Soldiers of the Armed Forces of Liberia (AFL) led by the 23rd Infantry Brigade Commander at the Edward Beyan Kesselley (EBK) Barracks, Colonel Prince C. Johnson, were elated yesterday when they witnessed the inauguration of the first ever turning over of weapons marking equipment.Shortly after the equipment were turned over by authorities of the Liberia National Commission on Small Arms (LiNCSA), the process of marking arms assigned to each of the soldiers immediately got underway.Yesterday’s event came barely two weeks after authorities of the Ministry of National Defense (MOD) and LiNCSA signed a memorandum of understanding (MOU).Under the MOU, both parties recognized the need to put in place a mechanism to control and properly account for weapons by supporting an effective arms marking and recordkeeping for tracing regimen.In the MOU, the LiNCSA and the MOD/ AFL both members of the Peace, Justice, Security and Rule of Law Pillar, recognized the need to implement arms marking to control and avoid proliferation of unregistered weapons across the sub-region.The parties also recognized the obligation of Liberia to adhere to Article 77 of the Economic Community of West Africa (ECOWAS) Treaty relating to sanctions applicable in cases where a member state fails to fulfill its obligation to the country.Yesterday’s ceremony coincided with the turning over of a set of computers to the AFL by LiNCSA represented by Commissioner Benoni Knuckles. In remarks, Michael Page, an Advisor to the United Nations Special Representative of the Secretary-General assigned with UNMIL Security Sector Reform (SSR), described the event as an important step towards achieving both the Government of Liberia’s plan for the security transition and also the requirements expressed in UN Liberia Sanctions Review of September 2014.“We welcome the start of the marking of the AFL weapons as this is an important obligation Liberia entered into when it ratified the 2006 ECOWAS Convention on Small Arms and Light Weapons and the Arms Trade treaty,” Mr. Page asserted.According to him, the arms marking exercise will allow the government to ensure that it is able to mark and trace all government owned weapons not only to ensure that there is no misuse of weapons, but also to better manage its arms stocks.He said while this is a significant step it is also important to recognize that there is still more to do with regards to achieving the recommendation of the UN Sanctions Review. The Review noted the urgent need to implement a firearms regulatory regime across the country, which at the moment is largely absent.“Importantly,” he said, “the Legislature still needs to pass the Firearms and Ammunition Control Act, which is due to achieve its second reading in a House Plenary soon.”Mr. Page urged the Senate Committee on Defense and Security to review the Act as soon as possible.The Review, he said, calls on LiNCSA to be fully operational to prioritize the Agenda for Transformation Pillar One on firearms management and urged that as the new budget is debated that LiNSCA receives the resources needed to fulfill its role in coordinating firearms management in Liberia.Earlier in their respective comments, AFL Deputy Chief of Staff, Eric W. Dennis and Deputy Defense Minister for Operations, Saint Jerome Larbelee, underscored the importance of the exercise. They also expressed gratitude to the LiNCSA authorities, noting that it would also signify that Liberia is in the vanguard of the peace march in the sub-region. This is evidenced by ensuring that arms currently assigned all security sectors including the Liberian National Police as well as agents of the National Security Agency are registered and marked in keeping with the MOU. Share this:Click to share on Twitter (Opens in new window)Click to share on Facebook (Opens in new window)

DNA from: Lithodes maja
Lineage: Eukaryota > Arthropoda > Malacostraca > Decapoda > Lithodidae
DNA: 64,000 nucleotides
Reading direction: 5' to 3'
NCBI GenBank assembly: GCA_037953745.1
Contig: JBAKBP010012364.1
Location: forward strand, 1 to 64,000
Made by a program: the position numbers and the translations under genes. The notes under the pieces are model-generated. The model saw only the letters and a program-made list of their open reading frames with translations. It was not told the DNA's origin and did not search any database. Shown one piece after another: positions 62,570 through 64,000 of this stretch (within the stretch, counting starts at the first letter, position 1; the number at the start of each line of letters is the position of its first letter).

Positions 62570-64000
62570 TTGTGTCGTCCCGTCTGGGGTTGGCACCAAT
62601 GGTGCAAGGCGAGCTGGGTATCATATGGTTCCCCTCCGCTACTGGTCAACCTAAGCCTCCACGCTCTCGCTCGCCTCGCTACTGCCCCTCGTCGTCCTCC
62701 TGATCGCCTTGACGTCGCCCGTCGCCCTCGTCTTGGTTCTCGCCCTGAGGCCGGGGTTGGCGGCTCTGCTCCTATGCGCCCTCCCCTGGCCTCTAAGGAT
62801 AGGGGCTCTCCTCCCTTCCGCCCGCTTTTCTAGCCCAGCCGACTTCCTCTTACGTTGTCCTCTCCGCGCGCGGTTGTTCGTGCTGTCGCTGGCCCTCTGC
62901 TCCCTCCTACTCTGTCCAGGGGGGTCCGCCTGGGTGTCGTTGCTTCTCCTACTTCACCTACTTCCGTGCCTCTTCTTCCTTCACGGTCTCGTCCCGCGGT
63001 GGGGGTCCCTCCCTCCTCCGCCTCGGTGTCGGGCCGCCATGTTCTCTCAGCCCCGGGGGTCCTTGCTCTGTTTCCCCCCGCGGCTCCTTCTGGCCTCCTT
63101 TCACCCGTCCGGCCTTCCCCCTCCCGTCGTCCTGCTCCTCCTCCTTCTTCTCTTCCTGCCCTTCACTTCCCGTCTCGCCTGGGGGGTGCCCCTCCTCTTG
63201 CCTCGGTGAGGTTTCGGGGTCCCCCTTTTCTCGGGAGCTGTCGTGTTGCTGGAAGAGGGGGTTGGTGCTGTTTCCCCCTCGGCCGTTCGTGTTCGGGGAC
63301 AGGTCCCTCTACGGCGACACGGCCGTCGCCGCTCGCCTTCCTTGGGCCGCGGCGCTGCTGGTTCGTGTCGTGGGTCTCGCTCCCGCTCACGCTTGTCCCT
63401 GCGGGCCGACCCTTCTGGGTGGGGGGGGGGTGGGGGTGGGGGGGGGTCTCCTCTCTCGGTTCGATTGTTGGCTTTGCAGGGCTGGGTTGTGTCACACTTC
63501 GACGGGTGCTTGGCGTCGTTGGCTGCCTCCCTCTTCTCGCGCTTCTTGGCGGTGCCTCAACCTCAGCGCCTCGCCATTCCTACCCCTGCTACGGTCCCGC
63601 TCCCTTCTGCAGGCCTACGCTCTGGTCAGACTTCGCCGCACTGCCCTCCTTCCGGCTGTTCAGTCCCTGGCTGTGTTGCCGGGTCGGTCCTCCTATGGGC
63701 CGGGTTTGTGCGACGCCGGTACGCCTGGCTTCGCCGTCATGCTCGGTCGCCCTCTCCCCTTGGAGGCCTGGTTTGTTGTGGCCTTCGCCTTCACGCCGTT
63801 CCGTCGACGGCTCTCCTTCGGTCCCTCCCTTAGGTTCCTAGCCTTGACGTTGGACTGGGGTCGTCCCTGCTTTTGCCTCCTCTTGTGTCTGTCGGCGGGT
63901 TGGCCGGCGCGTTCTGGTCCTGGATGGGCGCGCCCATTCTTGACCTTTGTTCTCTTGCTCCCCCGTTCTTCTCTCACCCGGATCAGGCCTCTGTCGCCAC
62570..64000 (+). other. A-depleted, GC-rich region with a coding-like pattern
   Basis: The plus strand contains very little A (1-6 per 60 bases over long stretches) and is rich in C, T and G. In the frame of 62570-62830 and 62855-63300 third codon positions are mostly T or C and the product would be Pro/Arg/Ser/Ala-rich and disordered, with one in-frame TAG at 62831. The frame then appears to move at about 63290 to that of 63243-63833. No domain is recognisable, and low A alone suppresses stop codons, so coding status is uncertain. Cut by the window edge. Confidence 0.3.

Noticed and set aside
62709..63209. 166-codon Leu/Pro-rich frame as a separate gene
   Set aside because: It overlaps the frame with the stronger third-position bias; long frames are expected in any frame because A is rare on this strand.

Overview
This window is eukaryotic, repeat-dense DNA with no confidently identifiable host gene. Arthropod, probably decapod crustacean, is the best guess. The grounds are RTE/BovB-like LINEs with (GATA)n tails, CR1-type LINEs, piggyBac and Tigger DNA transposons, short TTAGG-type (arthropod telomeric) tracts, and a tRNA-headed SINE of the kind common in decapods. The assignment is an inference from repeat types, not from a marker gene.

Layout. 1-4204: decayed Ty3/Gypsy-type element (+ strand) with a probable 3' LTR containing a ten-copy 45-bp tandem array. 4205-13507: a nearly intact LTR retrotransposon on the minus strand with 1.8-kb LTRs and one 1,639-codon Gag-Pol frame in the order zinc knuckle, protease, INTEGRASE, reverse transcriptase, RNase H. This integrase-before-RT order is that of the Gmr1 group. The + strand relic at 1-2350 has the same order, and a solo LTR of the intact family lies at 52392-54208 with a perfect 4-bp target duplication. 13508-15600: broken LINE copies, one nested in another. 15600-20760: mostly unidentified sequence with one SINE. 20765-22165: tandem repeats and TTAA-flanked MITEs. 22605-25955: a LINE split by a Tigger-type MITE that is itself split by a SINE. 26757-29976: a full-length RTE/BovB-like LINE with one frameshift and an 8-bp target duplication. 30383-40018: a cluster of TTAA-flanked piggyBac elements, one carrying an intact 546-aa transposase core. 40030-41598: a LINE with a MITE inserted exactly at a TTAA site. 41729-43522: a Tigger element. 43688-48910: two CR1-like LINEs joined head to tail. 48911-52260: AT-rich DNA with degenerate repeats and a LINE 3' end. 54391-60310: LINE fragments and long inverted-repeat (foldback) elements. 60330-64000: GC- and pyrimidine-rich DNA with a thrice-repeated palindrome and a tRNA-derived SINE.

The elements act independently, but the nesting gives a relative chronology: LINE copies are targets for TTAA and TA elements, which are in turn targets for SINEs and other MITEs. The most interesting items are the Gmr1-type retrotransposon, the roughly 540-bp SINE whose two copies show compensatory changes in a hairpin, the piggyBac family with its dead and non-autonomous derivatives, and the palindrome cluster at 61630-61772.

Controversial former Executive Protection Service (EPS) Director, Daniel Othello Warrick, has died. He took his last breath early Saturday, August 1, morning, less than 24 hours after he reportedly experienced a brain aneurism (brain disturb or blood filled in the brain) at his home in Monrovia, a former colleague said.Our Executive Mansion source said the deceased had undergone brain surgery, while serving with the US Armed Forces, but departed against medical advice (AMA) to seek a job opportunity in his native home, Liberia, in the administration of President Ellen Johnson Sirleaf.The late Warrick gained notoriety for his aggravating remarks toward Liberian journalists, in his capacity at the time as Director of the Executive Protection Service – the presidential guard – invoking the power of his gun against the power of the pen, should they publish any content that he was not satisfied with. “Be careful,” he told a forum of journalists in his keynote address at the 2013 celebration of World Press Freedom Day in Buchanan, Grand Bassa County, “because you have your pen and we have our guns. And if you incriminate the character or integrity of Liberians, like myself, we will come after you.”Under intense pressure to retract his remarks or resign, he later commented that his remarks were quoted out of context.Responding to media blackouts against the President for not reprimanding her chief bodyguard, President Sirleaf in apparent defense of Warrick said, “The blackouts can continue as long as they want,” adding, “I like it that way.”Mr. Warrick spent his final hours at the Aspen Medical health facility in Sinkor, awaiting a transfer abroad for further medical attention concerning his condition.Our source said friends, family members and loved ones; even the Executive Mansion, where he last worked, made last minute efforts to airlift him to Dakar, Senegal on Friday, July 31, for an emergency procedure, but weather conditions prevented them from doing so until the following day, Saturday, when he expired.“The medical chopper was due in Monrovia early Saturday morning, but the former the EPS director did not survive and was pronounced dead early Saturday morning,” our source said.In 2005, Daniel Othello Warrick ended a 10-year career in the United States Navy, where he served with distinction, bearing several meritorious awards. He served as a recruiter; participated in several missions; and served on several US Naval ships as a gas and turbine engineer.A year later, Warrick returned to his homeland, Liberia to serve in the administration of President Ellen Johnson Sirleaf, first as Deputy Defense Minister for Administration. Drawing on his experience as a former recruiter in the US Navy, he played a key role in the restructuring and policy design of the new Armed Forces of Liberia.Warrick obtained a Bachelor of Science (BSc) in Management Information Systems from the University of Maryland, University College (USA) and subsequently a Master of Business Administration (MBA) from the same institution. He also obtained two prestigious certificates: one in Budgeting and Management from the United States Naval Postgraduate School; and a certificate in Leadership in Development from the Harvard University Kennedy School of Government.Since his departure from the presidential guard in early 2014, Warrick devoted his time to his family, and a few private sector pursuits, particularly in agriculture and real estate business.Surrounded by his close relatives and friends at the time of his death, Warrick, a son of Grand Bassa County, is survived by his wife Marjay, two beautiful children and a host of relatives and friends both at home in Liberia and the Diaspora.Share this:Click to share on Twitter (Opens in new window)Click to share on Facebook (Opens in new window)